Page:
We’re really talking about user stories in terms of the level of detail with regards to that customer success journey that you’re drawing out and articulating here.

You can even then give confidence to those new buyers, especially if you’re selling at the Mid-Market or Enterprise level. There’s going to be an emphasis on the onboarding and ramping up of your customers – how do you make your customers successful? If you’re able to tell the story of how customers are successful, and what features/parts of the product they’re using consistently in order to reap value, then it’s really going to reflect product development and operational spend.

Decision-Making Units

For those wanting to expand accounts, this diagram comes from Miller Heiman which I find quite useful:

  • User: The person who’ll actually be leveraging your product
  • Sponsor: That coach that has brought you in – they’re obviously a fan.
  • Economic: The budget holder
  • Specifier: The person who articulates the outcomes that you’re trying to achieve with that product, i.e. what it’s there to solve. Very important that we match those goals (as we discussed with Accomplish previously).

Some Must-Haves (when setting up your account plan)

  • Goals and objectives
  • People: That’s not just internally but externally to – who are the people at the company you’re looking to grow within who are going to make this a success?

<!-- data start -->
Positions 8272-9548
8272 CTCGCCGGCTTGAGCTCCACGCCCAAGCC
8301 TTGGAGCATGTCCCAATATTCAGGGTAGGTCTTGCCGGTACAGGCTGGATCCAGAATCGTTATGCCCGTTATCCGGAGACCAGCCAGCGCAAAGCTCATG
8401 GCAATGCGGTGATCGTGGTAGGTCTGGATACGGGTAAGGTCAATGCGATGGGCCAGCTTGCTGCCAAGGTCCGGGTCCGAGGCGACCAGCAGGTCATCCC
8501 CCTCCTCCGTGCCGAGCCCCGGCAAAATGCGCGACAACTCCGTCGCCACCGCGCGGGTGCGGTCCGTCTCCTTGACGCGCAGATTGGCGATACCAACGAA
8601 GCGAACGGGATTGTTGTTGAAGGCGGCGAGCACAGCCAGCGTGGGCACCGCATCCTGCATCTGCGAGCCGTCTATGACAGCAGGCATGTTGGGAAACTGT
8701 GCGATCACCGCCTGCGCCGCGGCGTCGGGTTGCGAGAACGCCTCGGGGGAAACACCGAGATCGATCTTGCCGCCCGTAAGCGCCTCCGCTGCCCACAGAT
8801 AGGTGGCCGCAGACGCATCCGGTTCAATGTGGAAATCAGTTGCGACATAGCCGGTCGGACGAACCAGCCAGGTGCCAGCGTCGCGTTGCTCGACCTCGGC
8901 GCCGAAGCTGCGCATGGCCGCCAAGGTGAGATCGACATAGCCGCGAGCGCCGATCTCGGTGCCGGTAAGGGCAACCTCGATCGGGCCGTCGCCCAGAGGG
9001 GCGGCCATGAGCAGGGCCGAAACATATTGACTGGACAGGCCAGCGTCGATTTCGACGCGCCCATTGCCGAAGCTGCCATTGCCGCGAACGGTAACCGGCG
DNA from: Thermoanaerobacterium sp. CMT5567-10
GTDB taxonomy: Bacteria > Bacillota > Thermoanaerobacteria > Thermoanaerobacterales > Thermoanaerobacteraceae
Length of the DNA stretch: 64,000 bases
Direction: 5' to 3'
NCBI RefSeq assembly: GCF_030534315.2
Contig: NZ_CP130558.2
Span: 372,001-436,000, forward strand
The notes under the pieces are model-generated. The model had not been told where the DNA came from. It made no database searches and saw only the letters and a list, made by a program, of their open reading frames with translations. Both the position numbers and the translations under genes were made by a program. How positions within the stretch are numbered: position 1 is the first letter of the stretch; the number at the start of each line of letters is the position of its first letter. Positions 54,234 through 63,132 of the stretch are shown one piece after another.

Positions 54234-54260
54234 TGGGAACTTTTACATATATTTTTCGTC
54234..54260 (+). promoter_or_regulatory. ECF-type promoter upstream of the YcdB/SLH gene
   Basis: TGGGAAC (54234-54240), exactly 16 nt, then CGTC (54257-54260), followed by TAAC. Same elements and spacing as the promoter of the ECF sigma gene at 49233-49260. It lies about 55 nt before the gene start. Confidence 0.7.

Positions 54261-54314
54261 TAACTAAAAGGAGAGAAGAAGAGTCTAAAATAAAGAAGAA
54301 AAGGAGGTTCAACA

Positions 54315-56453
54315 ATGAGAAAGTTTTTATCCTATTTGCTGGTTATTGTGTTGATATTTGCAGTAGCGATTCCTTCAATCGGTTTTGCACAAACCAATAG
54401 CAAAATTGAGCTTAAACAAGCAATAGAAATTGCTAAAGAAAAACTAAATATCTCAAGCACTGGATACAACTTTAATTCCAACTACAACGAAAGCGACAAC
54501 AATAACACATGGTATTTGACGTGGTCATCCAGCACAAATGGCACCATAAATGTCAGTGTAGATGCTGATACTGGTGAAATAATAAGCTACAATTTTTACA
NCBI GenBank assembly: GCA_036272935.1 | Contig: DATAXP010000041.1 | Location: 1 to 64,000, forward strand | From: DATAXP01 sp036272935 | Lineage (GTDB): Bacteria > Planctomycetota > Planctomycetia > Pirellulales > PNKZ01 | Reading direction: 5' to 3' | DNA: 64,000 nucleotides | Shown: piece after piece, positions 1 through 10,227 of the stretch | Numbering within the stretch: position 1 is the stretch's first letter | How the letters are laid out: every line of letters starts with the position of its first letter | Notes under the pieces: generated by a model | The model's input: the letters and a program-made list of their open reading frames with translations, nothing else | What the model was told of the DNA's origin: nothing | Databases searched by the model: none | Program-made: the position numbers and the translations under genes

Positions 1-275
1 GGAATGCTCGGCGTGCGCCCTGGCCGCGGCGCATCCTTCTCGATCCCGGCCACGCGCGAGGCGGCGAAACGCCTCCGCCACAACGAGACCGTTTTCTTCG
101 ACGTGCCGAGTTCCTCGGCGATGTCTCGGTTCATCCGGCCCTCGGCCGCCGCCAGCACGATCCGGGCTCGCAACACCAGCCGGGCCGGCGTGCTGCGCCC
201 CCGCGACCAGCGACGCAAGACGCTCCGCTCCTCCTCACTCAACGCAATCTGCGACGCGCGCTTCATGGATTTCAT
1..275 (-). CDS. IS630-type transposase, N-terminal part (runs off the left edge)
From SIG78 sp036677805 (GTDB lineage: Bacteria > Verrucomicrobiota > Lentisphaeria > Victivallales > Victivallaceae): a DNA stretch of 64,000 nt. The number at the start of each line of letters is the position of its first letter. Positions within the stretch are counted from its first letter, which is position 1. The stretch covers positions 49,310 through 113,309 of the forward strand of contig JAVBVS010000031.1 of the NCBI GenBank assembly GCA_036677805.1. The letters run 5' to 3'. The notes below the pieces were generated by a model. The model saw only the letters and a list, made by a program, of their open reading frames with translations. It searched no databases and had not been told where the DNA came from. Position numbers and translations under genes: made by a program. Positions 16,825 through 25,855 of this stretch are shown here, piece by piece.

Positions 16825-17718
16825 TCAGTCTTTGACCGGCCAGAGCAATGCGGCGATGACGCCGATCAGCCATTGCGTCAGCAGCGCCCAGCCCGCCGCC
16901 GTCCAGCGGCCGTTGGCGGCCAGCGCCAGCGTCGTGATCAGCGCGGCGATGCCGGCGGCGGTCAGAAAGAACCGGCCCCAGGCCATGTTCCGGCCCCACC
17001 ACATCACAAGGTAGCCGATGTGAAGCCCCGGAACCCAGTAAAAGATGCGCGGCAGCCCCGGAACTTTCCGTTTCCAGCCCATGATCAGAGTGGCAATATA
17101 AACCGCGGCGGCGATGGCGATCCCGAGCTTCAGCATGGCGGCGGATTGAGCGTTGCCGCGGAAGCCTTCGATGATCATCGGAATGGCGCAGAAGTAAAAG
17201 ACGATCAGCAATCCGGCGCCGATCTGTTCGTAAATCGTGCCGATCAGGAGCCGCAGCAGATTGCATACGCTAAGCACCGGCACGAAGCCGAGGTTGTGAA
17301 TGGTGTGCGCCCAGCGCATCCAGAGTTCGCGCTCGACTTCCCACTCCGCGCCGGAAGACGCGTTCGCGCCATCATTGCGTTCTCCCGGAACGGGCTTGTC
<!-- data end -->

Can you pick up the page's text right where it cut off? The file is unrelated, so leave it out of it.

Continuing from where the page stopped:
• Projects & Activities: They’re going to need to be done in that 30, 60, 90-day horizon that we looked at in order to make this a successful journey.
  • Resources, risks, and contingencies: Think about a Plan B – if your user doesn’t log on in the first 30 days, what are you going to do?
  • KPIs & Metrics: Don’t just think about lagging metrics like net churn or net revenue retention, you need to be thinking about logins, use of features, customer requests, etc.

4. How do you build an indirect and partner channel?

There are some key considerations here. It may be that it’s a little too early for your business but we wanted to capture a brief overview:

  • What do you have that they don’t have?
  • What do they have that you don’t have?
  • Who are your ideal customers? Are any of them theirs?
  • What would the first 30, 60, 90 days look like?
  • What value can you give them?

It’s really important that you think about the value to the partner first, in terms of what you can give them. In startups what we have is creativity, we often have a lot of perseverance and persistence which we need to cash in to mobilise a partnership. You certainly want it to be a ‘give, give, give’ relationship to kick it off.

5. How do you integrate sales technology into your revenue operations?

Before you implement a new tool or technology, you should ask yourself these five things:

  • How is this job done now?
  • What can be eliminated, started, or improved?
  • Will the customer benefit?
  • Will we benefit?
  • Who, how and over what timeframe will we measure its effect?

A few key areas that we see sales technology work well within:

Proposal Software: Certainly enables the Sales and Marketing team to collaborate, and to think about how you can articulate your value clearly. It’s also a lot easier for people to access proposals, rather than trying to find the 7th version on a Sharepoint drive!

Revenue Ops: Looking at deal intelligence, looking at where deals are not following consistent trends based on previous buying habits, therefore they may be at risk and you can set up manager alerts.

Document storage: Clearly if you’ve got a lot of sales collateral and marketing collateral, having a central place where that is deposited and used/modified/edited makes life a lot easier.

If you’re interested in checking out the Q&A section at the end of this masterclass, head on over to the recording here (from 22:07).